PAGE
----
7.5 Physical Limitations
While there does not appear to be any particular age where driving ability begins to deteriorate, tests by the Transport Research Laboratory have shown that on average, drivers aged over 55 take 22% longer to react than drivers under 30. This would add two car lengths to the stopping distance if braking from 70mph. They also are more affected by glare when driving at night. According to the Department for Transport, recovery time from glare increases from two to nine seconds between the ages of 15 and 65.
RAC would welcome Government initiatives to help older drivers to drive safely as well as providing viable transport alternatives.
7.6 Older Drivers and their Fellow Motorists
69% of motorists agree drivers should face a compulsory medical check when they reach age 70 with regular checks thereafter. More than three in five think they should have driving evaluations at age 70 and thereafter, and 56% of motorists believe that drivers over 70 should be subject to both medical and driving assessments on a regular basis. But these figures mask an age divide. Between 72% and 77% of age groups under 64 years old think medical tests should be compulsory but only 54% of 65-69 year olds and 34% of over 70s agree. Similarly between 57% and 79% of motorists under 64 years old agree with driving evaluations, against 38% of 65-69 year olds and only 22% of over 70s. Support for both tests plummets from 72% to 20% as drivers' age and the prospect of taking these tests becomes more immediate. Older drivers however are happy to be tested as part of a programme to check all drivers provided they are not being singled out. Forty-four percent of over 70 year olds and 39% of 65-69 years think regular testing for all is a good idea. The measure receives even higher support from 25-44, as half of this age group would welcome regular testing for all drivers.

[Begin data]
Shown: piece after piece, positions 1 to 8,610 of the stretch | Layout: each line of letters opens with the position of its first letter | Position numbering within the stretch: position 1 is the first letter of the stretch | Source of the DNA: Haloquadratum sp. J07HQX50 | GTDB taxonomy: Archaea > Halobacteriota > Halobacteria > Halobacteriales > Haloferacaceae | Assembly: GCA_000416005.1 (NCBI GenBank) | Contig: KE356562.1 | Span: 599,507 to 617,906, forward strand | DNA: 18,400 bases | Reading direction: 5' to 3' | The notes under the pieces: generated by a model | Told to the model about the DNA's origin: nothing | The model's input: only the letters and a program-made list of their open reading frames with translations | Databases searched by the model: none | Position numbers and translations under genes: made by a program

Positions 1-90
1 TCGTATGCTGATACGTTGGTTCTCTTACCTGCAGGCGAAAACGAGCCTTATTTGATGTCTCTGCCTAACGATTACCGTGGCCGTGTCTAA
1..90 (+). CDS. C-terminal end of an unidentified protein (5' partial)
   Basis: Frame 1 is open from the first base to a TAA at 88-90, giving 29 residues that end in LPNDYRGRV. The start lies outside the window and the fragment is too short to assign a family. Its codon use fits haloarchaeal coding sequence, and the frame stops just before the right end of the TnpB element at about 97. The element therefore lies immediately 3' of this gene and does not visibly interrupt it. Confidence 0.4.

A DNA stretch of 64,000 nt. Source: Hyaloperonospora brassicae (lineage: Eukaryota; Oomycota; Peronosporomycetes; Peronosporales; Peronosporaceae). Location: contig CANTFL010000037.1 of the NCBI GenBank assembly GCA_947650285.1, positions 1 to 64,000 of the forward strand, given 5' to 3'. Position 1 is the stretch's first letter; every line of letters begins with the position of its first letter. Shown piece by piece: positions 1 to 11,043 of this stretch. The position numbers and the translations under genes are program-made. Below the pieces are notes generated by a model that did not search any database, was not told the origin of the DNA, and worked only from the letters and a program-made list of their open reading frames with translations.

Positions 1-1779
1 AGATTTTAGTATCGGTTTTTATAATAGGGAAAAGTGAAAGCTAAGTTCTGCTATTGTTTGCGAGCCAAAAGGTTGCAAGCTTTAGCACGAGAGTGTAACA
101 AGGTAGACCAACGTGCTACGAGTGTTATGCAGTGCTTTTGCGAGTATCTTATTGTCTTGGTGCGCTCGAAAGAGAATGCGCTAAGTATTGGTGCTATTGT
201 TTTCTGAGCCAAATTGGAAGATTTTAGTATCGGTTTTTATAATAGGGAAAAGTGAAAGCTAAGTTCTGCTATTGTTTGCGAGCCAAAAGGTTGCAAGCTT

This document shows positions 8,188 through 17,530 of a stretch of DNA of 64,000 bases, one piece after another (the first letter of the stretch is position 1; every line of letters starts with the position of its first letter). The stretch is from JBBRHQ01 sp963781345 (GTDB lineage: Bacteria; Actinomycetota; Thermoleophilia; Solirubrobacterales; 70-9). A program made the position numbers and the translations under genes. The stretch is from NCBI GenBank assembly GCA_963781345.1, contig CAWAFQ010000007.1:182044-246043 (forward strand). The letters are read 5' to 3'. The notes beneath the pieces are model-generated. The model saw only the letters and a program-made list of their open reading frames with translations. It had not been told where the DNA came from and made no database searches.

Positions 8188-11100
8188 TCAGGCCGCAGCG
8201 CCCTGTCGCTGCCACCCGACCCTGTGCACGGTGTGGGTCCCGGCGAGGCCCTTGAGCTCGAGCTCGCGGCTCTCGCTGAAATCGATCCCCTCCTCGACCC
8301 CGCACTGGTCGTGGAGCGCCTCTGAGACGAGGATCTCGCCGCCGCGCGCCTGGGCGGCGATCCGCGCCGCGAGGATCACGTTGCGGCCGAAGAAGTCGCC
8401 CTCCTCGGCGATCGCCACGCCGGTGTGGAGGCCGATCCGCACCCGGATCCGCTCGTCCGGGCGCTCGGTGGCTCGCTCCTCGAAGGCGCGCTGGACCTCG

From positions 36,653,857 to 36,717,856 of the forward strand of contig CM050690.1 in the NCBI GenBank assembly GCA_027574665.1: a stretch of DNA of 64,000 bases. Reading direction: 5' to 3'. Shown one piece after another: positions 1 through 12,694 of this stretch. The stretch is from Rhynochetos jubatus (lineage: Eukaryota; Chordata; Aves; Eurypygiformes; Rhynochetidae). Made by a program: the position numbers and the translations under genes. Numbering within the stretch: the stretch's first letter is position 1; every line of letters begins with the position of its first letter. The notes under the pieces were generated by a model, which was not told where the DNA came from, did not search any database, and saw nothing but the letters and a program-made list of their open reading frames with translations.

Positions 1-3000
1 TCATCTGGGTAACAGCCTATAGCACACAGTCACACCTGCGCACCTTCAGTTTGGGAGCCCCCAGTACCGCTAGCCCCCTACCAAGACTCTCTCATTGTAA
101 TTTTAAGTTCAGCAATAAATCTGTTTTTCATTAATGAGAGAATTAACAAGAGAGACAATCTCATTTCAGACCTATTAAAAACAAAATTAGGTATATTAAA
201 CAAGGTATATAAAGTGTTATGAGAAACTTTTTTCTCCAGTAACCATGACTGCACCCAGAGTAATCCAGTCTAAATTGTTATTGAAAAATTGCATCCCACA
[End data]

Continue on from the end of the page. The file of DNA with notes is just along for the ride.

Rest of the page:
Motorists are split down the middle regarding a maximum age limit for driving. Restrictions on when and where older people can drive are even less popular. Fifty seven per cent of motorists disagree that older drivers should be limited to daylight hours and 61% are against restrictions stopping them driving on motorways at peak times.
Motorists over 70 years would like to see the following covered in a refresher driving course:
Everything in the standard driving test - 60%
Driving in winter weather - 51%
Driving at night - 45%
Parking - 44%
Motorways and dual carriageways - 43%
Manoeuvers - three point turn, hill start, reversing - 40%
Junctions - 40%
Learning how to use your car, Sat Nav, controls - 33%
A review is needed of compulsory regular medical testing and refresher courses for all motorists.
With an ageing society, the whole issue of older drivers will need to be re-evaluated. A car is a symbol of independence and a lifeline for many older people which must not be taken away without good cause. As people remain healthier and live longer is 70 the new 60 for motorists? The issues do need to be reviewed for both the sake of older drivers and anyone who shares the roads with them.
Robert Gifford, Executive Director, Parliamentary Advisory Panel for Transport Safety: "This is an increasingly important issue for society. We need a better understanding of the mobility needs and aspirations of our ageing population."
Under current rules motorists must get their driving licence renewed with a self-declaration of fitness to drive at the age of 70 . Depending on the information given in the self declaration, further information can be sought by the DVLA from the motorist's GP or a medical assessment may be required. The licence must then be renewed at the latest every three years depending on what conditions the motorist suffers from.
8.0 The economy and the motorist
6.0 The future of motoring